Give North Korea the silent treatment and talk with China instead

The last thing we want with North Korea is a war of words Photo: Associated Press

SEOUL, South Korea, March 27, 2013 — Instead of responding to North Korea’s daily threats with threats of our own, Washington should try a technique that is often used against misbehaving dogs (or misbehaving people), which is to ignore them completely, and not respond to their barking with remonstrations of our own. Pyongyang should be treated to a wall of silence.

Why should the U.S. go into crisis mode every time this broken-down country makes a provocative threat that we know is hollow? By responding to their threats with our own threats, we only inflate their sense of importance. What Pyongyang wants is a shouting match, an atmosphere of crisis, which they hope will pressure Washington into talking with them directly.

The Obama Administration is correct to refuse any such direct negotiation, and to insist on a multilateral approach – the Six-Party Talks – which will involve all the major powers of the region.

But Washington can do even better by giving North Korea the silent treatment and refusing to engage them in a battle of words. Imagine how the North Koreans would feel if after a provocative threat, they receive nothing in return? How ominous and how disheartening would that be?

While ignoring North Korea, the United States should strive to maintain a steady conversation with China, as the Obama Administration is doing at the moment.

The very fact that the main ally of North Korea is talking to the United States about North Korea, without involving North Korea, is a loss for North Korea. When Premier Li Kequiang says that “there are immense common interests between China and the United States” and that “Our common interests far outweigh our differences,” the position of North Korea is further weakened.

The temptation is great to demand that Beijing commit to certain concrete acts – that they cut off their supplies of food and fuel to North Korea, and thereby pressure it into compliance, or collapse. But if China ever does this, it will be for her own interests and not as a favor to Washington. Moreover, China will almost certainly want to avoid the impression that American pressure was what made her act. Therefore, the U.S. would do better to avoid making specific demands to China, especially public ones, and even less should we make threats, which will only harm our relations with them and boost North Korea’s confidence.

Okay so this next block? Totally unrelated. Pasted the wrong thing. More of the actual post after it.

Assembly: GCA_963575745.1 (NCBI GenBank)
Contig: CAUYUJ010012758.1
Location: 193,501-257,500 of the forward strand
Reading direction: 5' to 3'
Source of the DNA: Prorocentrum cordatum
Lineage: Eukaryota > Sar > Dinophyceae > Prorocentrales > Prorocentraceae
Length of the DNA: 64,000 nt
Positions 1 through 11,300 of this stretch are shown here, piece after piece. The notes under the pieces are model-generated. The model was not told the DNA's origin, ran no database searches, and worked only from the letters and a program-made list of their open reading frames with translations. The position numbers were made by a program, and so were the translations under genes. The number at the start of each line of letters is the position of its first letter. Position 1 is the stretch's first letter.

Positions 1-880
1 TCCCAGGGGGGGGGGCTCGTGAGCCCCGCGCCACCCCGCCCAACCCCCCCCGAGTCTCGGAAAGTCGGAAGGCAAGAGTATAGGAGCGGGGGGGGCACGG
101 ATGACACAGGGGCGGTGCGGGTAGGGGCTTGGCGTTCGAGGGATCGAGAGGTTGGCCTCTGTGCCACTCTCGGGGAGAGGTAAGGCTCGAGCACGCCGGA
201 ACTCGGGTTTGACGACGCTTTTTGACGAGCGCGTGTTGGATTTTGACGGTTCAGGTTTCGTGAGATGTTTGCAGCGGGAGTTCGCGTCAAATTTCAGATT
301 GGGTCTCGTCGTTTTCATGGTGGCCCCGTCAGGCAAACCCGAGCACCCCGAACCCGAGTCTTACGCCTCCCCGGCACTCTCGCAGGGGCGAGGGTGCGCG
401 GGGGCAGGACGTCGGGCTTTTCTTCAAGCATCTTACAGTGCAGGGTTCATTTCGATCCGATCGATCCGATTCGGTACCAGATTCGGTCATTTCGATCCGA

Instead, Washington should try to interest Beijing in a conversation about what will happen when the regime in North Korea begins to fall. How will the two countries react to such an event? What will the U.S. do, and what will China do? Will Korea be unified? Will Seoul move its armies north? Will Washington? And if so, how close will they get to the Chinese border? These questions must be answered before the event so as to prevent any unwanted collision.

Until now, China has been reluctant to tackle these questions, and understandably so, for the very fact of such talks will come as a death sentence to Pyongyang. But the recent craziness of the North Koreans may have convinced the Chinese leadership that the survival of the Kim regime is just as risky as its collapse. And if ever the time comes to pull the plug on Kim Jung-Un, the Chinese will want to know what exactly they are getting into.  

The situation in the Korean peninsula is not yet a crisis. It may be, however, a preparation for a crisis; and Washington’s aim should be to prepare for the crisis and not precipitate it. If North Korea should continue to develop its nuclear weapons, the United States must see to it that its allies in the region remain secure. It must preserve the equilibrium. But it must do this through action – such as the strengthening of missile defense – and not through a shouting match, which will only play into North Korea’s hands.  

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Benjamin Ra

Benjamin Ra is a recent graduate of Sciences Po Paris. He writes mainly on foreign policy and is currently residing in South Korea. 

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